In this era of diminishing health-care resources and increasing accountability, it is our duty as orthopaedic surgeons to minimize the risk of complications and to optimize the outcomes for our patients. The prevention of surgical site infection has been of particular interest recently. Two recent articles in The Journal of Bone and Joint Surgery by Kim and coauthors and by Schwarzkopf and associates address these issues.
In the paper by Kim et al., the authors instituted a screening and eradication program for methicillin-resistant Staphylococcus aureus in patients undergoing elective orthopaedic operations at the New England Baptist Hospital in Boston. This program was initiated on the basis of multiple previous studies that identified Staphylococcus aureus as an organism that is carried in the nasal passages of patients1-3. In addition, staphylococci continue to be the most common causes of infection after orthopaedic operations. It also has been shown that intranasal mupirocin is the most effective method of eradicating intranasal Staphylococcus aureus4. In this study, the authors wished to investigate the feasibility and efficacy of instituting a hospital-wide program for identifying carriers and attempting to eradicate the infection prior to elective orthopaedic operations.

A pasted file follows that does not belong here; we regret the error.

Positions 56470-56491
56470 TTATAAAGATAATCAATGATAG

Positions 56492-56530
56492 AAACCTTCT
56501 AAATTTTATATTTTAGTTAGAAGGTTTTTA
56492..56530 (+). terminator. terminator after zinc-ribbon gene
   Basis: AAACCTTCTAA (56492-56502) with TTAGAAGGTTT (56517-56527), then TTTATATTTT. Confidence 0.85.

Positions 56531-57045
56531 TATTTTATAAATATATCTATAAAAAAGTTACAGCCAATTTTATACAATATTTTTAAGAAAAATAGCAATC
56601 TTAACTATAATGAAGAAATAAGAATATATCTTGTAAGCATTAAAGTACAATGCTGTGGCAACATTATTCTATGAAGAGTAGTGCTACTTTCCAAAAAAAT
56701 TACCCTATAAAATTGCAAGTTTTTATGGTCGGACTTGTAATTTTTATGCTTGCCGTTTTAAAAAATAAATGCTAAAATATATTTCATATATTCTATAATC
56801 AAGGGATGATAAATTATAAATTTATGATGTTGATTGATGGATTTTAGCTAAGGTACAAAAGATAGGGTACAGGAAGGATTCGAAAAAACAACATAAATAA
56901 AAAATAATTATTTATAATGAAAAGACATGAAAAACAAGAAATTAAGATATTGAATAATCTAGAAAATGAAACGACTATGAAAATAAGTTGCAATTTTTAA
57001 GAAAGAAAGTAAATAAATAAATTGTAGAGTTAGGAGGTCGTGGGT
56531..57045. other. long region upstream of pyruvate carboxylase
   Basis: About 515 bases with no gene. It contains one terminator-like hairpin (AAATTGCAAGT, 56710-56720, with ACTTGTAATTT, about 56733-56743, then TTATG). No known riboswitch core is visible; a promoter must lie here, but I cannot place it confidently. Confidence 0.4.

It is commendable that a hospital of the size of the New England Baptist Hospital has managed to institute such a program, which has been shown here to be successful. We all struggle with trying to institute cost-effective programs that require upfront costs when one part of the hospital budget may not benefit directly from cost savings in another part of the hospital budget. Regardless, this program was shown to be highly effective. During the study period, just over 7000 patients underwent screening for both methicillin-resistant Staphylococcus aureus and methicillin-sensitive Staphylococcus aureus, with a remarkable screening rate of 95.7%. During the study period, the surgical site infection rate was 0.19%. There were three methicillin-resistant Staphylococcus aureus infections and three methicillin-sensitive Staphylococcus aureus infections in carriers. In addition, there was one methicillin-resistant Staphylococcus aureus infection and six methicillin-sensitive Staphylococcus aureus infections in noncarriers. Screening revealed that 22.6% of patients were methicillin-sensitive Staphylococcus aureus carriers and 4.4% were methicillin-resistant Staphylococcus aureus carriers. The rate of operative site infection among methicillin-resistant Staphylococcus aureus carriers (0.97%) was significantly different from the rate in noncarriers (0.14%). The rate of surgical site infection among methicillin-sensitive Staphylococcus aureus carriers (0.19%) was not significantly different from the rate in noncarriers (0.14%).
The authors also evaluated a control time period prior to the institution of their program. The rate of surgical site infection in this prior time period was 0.45% overall, compared with 0.19% once the screening program began; this reduction in the infection rate was highly significant. The reduction in infection rate was relatively greater for methicillin-resistant Staphylococcus aureus-associated surgical site infections than for methicillin-sensitive Staphylococcus aureus-associated infections.